Since early 2020, we have been building a public database analyzing carbon dioxide removal (CDR) proposals. We’re now updating the database to include an analysis of 11 new proposals submitted in response to Stripe’s Fall 2021 carbon removal procurement. You can easily find these new entries with the search term “Stripe Fall 2021”.
This is our fourth time reviewing CDR proposals, and we applied the same analytical framework as in previous rounds. For more details, see our methods and read about our takeaways from analyzing the Stripe 2020, Microsoft 2021, and Stripe Spring 2021 carbon removal purchases.
Alongside highlighting the database update, we wanted to share three brief observations about what we saw in this round:
01 — Stages of maturity
Across the board, we’re seeing proposals from very early-stage projects. Several of these projects proposed novel approaches with open research questions. As we’ve noted previously, our evaluation framework was designed around projects with existing capacity to perform CDR, whereas many early-stage efforts are still being tested in labs. As such, our framework does not necessarily help identify if an early-stage project is poised to successfully execute on their research or deployment plans. Additionally, our approach to validation does not clearly distinguish whether we cannot validate project claims because of a legitimate concern or because there is simply not yet enough science or data on a novel approach. For each project, please read the notes and comments for more context on validation decisions.
02 — Diversification of focus
This round of proposals features multiple projects solving just one component of a carbon removal system: for example, capture-only or storage-only projects. As the CDR ecosystem evolves, we expect this pattern to continue, with projects specializing in different parts of full carbon removal pathways. If private procurement of carbon removal tons continues to be an important source of support, it will be important to ensure tons are not double-counted and that all components of full removal pathways are sufficiently supported.
To be honest, we’ve found it challenging to treat capture-only and storage-only solutions fairly within our current evaluation framework. Since we designed the framework around the procurement of carbon removal tons, we do not validate a proposal’s permanence claim unless it is substantiated with a clear storage plan and specified partners. As a result, capture-only projects often do not receive a checkmark for permanence. However, the lack of a full permanence story is not a concern for capture-only projects if the focus is supporting specialized parts of an ecosystem that can be combined into full carbon removal pathways. We’re looking forward to a significant redesign in the new year to capture these categorical differences.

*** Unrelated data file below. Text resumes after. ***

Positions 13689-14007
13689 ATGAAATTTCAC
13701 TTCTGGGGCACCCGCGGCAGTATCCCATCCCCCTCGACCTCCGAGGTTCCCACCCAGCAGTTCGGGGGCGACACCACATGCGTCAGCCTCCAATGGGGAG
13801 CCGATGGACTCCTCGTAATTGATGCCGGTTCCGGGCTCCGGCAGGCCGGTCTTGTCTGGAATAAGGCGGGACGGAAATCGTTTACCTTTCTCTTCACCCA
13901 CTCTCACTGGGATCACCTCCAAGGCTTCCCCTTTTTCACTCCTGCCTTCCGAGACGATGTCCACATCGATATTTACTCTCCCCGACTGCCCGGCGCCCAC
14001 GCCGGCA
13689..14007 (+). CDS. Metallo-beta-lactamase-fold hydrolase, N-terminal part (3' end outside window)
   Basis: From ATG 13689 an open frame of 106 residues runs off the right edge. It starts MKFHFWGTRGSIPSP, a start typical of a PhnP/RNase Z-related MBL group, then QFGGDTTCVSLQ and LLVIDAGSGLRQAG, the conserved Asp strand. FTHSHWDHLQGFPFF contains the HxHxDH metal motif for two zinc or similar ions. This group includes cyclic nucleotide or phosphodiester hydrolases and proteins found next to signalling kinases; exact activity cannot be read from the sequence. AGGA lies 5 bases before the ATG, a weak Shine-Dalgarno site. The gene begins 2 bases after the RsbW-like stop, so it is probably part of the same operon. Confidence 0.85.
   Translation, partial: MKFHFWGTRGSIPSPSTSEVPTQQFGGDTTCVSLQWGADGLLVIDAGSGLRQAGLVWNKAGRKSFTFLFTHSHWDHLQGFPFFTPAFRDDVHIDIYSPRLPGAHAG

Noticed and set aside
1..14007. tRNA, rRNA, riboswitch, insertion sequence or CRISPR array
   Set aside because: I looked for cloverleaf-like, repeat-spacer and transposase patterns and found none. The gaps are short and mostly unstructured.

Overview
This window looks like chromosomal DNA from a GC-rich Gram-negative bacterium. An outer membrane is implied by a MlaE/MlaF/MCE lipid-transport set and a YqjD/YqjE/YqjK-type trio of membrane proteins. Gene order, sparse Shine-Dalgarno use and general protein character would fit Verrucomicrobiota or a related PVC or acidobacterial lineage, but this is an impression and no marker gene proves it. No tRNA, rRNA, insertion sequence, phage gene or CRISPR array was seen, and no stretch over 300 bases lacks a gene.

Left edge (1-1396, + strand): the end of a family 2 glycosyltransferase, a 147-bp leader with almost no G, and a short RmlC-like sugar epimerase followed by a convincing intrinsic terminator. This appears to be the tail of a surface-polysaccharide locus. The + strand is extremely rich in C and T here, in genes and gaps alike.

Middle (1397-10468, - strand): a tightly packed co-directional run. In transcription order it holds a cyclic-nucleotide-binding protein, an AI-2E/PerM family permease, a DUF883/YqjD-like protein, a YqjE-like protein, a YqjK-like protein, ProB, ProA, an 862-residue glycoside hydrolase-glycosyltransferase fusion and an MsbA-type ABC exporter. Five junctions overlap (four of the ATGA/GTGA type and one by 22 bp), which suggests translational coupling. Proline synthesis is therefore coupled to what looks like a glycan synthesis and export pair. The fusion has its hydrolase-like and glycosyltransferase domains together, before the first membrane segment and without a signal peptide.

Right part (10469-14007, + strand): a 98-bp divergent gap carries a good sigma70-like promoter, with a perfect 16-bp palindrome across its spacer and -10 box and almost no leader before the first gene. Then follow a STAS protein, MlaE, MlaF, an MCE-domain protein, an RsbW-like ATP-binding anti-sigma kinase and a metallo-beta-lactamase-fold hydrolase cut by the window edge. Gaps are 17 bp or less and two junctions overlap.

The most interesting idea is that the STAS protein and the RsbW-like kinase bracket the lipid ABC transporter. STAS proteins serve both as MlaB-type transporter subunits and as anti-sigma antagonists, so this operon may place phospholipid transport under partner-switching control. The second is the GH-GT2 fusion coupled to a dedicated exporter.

03 — Interest in oceans continues
While building the CDR database, we’ve observed growing interest in ocean-based carbon removal. Three of the eleven proposals reviewed in this round interact directly with the ocean, including the first alkalinity enhancement proposals we’ve seen. As emphasized by the recently released National Academy of Sciences report on ocean-based CDR, we lack fundamental knowledge around many ocean-based CDR mechanisms, and there is not yet a clear path to verification of removed carbon — if it’s even possible. Additionally, because many of these approaches involve shifting chemical equilibria rather than removing and storing particular molecules of carbon, they also require a new way of thinking about volume and permanence. Substantially more research and pilot-scale deployments will be needed to validate these approaches, and we think care should be taken with speculative procurements.
As always, we welcome questions and feedback. If you have found value in the CDR database, let us know! As we figure out where to take this work next, it’s helpful to hear what you have found useful and what you think is missing. Reach out at firstname.lastname@example.org or on Twitter. Finally, thanks to Sadie Frank, Cindy Chiao, and Jeremy Freeman, who all helped out with this round of evaluations.